Child abuse prevention focus of partnershipFebruary 7, 2019
By LEANN BURKE
Indiana students in kindergarten through 12th grade are now guaranteed age-appropriate child abuse prevention education.
In 2017, Southwestern Indiana Child Advocacy Center Coalition Director Tammy Lampert and State Sen. Mark Messmer, R-Jasper, worked together on a Senate Bill 355. The bill was modeled after Jenna’s Law, a Texas law that passed after Jenna Quinn told the story of her yearslong abuse by a close family friend.
The Indiana version of the law passed without any hiccups and requires students statewide to receive annual child abuse prevention education, with school staffs receiving training every two years. The law gave schools until December 2018 to comply. Locally, schools have partnered with Crisis Connection Inc. to provide the trainings.
Crisis Connection is a local nonprofit dedicated to responding to and preventing sexual and domestic abuse.
For many local schools, partnering with Crisis Connection was nothing new.
“Even before the new law came into effect, we have always realized the importance of educating staff and students on the importance of child abuse prevention,” said Audrey Fleck, a guidance counselor at Forest Park Junior-Senior High School. “We value our relationship with Crisis Connection.”
With the new law in place, Crisis Connection educators are spending a bit more time in the schools, and the organization purchased two new programs — Child Safety Matters for elementary school students and Teen Safety Matters for middle school students. For high school presentations, Crisis Connection uses materials from One Love.
The elementary and middle school programs are split into two or three sessions that cover a variety of topics, including general safety tips, abuse, bullying and cybersafety. As children get older, the program gets more detailed. At the elementary level, for example, when it comes to abuse, students learn about boundaries and strangers, Crisis Connection Child Prevention Specialist Angie Hostetter said. Students are also encouraged to identify at least two safe adults inside and outside their families that they can go to if something is wrong.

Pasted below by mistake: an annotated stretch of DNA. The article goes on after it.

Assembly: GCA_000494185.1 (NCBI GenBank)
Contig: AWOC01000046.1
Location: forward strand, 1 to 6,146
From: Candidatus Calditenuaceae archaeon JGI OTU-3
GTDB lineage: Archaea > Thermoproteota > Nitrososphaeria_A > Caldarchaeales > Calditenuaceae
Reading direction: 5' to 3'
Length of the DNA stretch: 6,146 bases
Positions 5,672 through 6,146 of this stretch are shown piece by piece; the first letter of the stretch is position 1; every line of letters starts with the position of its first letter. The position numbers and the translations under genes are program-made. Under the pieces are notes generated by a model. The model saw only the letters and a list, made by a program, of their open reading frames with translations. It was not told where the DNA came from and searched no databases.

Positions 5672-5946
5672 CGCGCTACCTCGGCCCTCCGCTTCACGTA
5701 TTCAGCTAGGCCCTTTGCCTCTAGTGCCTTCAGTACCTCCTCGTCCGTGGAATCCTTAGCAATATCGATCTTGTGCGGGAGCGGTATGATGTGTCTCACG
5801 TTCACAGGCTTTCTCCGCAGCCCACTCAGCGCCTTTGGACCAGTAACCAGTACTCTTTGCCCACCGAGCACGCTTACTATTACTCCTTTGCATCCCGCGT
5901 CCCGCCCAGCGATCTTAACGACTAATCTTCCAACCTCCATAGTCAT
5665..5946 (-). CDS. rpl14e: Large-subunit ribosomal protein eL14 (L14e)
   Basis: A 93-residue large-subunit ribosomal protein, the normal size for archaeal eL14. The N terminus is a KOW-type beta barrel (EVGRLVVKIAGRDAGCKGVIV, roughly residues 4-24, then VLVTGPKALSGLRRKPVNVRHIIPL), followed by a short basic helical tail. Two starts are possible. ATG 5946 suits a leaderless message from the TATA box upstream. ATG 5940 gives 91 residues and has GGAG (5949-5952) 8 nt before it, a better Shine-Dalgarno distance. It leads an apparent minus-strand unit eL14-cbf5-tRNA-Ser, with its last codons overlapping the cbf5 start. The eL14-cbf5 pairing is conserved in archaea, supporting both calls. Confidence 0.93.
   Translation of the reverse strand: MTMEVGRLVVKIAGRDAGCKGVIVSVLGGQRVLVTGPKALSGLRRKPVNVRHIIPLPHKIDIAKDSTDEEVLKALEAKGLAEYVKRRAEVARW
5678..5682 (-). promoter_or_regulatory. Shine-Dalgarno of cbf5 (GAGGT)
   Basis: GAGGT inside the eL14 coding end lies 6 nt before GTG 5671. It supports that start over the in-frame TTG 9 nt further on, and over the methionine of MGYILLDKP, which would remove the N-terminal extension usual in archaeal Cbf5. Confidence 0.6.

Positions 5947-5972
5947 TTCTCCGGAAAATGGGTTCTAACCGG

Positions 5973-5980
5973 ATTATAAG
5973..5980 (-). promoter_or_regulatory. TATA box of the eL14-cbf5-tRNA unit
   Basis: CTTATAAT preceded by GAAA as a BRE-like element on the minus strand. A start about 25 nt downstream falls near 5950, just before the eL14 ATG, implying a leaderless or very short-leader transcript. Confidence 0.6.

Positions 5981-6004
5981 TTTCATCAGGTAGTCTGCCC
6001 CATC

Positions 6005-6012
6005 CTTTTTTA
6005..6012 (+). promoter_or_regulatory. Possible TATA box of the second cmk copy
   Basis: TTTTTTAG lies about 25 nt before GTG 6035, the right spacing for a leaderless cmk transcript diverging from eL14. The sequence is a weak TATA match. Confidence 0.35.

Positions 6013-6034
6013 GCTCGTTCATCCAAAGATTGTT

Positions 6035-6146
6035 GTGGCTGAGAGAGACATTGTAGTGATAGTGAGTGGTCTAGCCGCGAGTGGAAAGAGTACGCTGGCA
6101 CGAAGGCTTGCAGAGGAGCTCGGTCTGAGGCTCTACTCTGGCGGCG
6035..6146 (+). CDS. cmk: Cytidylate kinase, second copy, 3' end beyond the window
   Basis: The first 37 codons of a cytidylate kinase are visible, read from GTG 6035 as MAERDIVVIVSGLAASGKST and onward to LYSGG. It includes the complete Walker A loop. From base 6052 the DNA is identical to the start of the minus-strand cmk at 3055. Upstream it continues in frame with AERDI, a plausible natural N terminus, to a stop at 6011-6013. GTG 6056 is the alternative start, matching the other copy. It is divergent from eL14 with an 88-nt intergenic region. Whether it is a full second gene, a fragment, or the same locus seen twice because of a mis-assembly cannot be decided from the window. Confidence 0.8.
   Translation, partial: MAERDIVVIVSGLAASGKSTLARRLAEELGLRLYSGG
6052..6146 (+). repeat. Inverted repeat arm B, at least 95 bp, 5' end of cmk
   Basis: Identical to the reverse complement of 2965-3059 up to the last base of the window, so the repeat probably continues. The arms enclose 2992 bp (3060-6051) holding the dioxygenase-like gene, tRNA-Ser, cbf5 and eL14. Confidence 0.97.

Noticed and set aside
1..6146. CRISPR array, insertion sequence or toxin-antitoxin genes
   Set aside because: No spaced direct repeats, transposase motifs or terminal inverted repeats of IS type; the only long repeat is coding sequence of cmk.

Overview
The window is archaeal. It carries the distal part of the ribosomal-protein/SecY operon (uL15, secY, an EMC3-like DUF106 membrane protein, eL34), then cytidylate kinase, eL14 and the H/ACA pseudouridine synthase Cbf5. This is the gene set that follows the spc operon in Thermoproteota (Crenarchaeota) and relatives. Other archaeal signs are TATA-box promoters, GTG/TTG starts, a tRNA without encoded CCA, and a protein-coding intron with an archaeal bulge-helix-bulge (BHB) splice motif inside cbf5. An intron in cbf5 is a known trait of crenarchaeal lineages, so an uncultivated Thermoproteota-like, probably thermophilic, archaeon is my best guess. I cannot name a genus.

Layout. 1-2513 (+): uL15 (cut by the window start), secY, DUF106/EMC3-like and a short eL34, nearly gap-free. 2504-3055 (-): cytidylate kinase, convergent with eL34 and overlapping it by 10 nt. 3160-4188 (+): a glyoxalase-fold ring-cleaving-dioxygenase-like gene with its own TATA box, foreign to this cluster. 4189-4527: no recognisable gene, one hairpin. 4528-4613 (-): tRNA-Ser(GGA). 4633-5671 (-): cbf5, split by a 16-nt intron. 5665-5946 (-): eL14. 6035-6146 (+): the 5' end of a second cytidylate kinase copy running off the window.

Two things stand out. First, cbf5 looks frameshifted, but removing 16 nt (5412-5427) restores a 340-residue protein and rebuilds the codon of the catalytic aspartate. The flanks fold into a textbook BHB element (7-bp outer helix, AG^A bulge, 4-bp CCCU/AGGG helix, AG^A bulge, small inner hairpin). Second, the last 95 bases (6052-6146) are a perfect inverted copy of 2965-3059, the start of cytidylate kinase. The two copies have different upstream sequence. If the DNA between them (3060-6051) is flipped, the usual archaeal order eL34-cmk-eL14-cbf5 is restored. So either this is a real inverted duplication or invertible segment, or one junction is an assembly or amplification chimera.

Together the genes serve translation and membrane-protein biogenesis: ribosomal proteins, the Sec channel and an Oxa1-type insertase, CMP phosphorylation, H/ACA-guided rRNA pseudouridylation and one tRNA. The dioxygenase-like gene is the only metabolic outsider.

“I want to let them know there are a lot of people there for them,” Hostetter said. “A safe adult can be a babysitter or someone at school.”
Hostetter and Community Education Specialist Natosha Messmer are the two Crisis Connection staff who most often give school presentations.
At the middle school level, the program delves deeper into the different types of abuse and how to recognize them. The cybersafety section is also more robust.
For high school students, One Love focuses on healthy dating relationships and college safety.
“The feedback has been pretty positive,” said Crisis Connection Director Paula Rasche, adding that there hasn’t been pushback against the programming locally.
Crisis Connection covers most of the required programming for schools in Dubois, Spencer, Pike and Perry counties. In Dubois County alone, Crisis Connection has done 189 presentations this school year, reaching about 6,600 kids.
In addition to the Crisis Connection programming, high school health curriculums cover the law’s requirements for some students, and Rasche said some schools have opted to use that for those grades. Schools also use a variety of resources and programs for their staff training, so Crisis Connection hasn’t been as involved at that level. At Forest Park, for example, Fleck said the staff received training from the Department of Child Services.
Should schools decide to use Crisis Connection for staff training, the organization is ready. For those programs, Crisis Connection staff use the Stewards of Children program, which teaches adults how to prevent, recognize and respond to abuse.
Rasche said the goal for Crisis Connection is to eventually have every adult in the organization’s coverage area go through that training, not just school staff.
“I always say, ‘You don’t know what you don’t know,’” Rasche said. “The kids may not know what’s appropriate or inappropriate. But the responsibility to keep children safe doesn’t lie with the children.”
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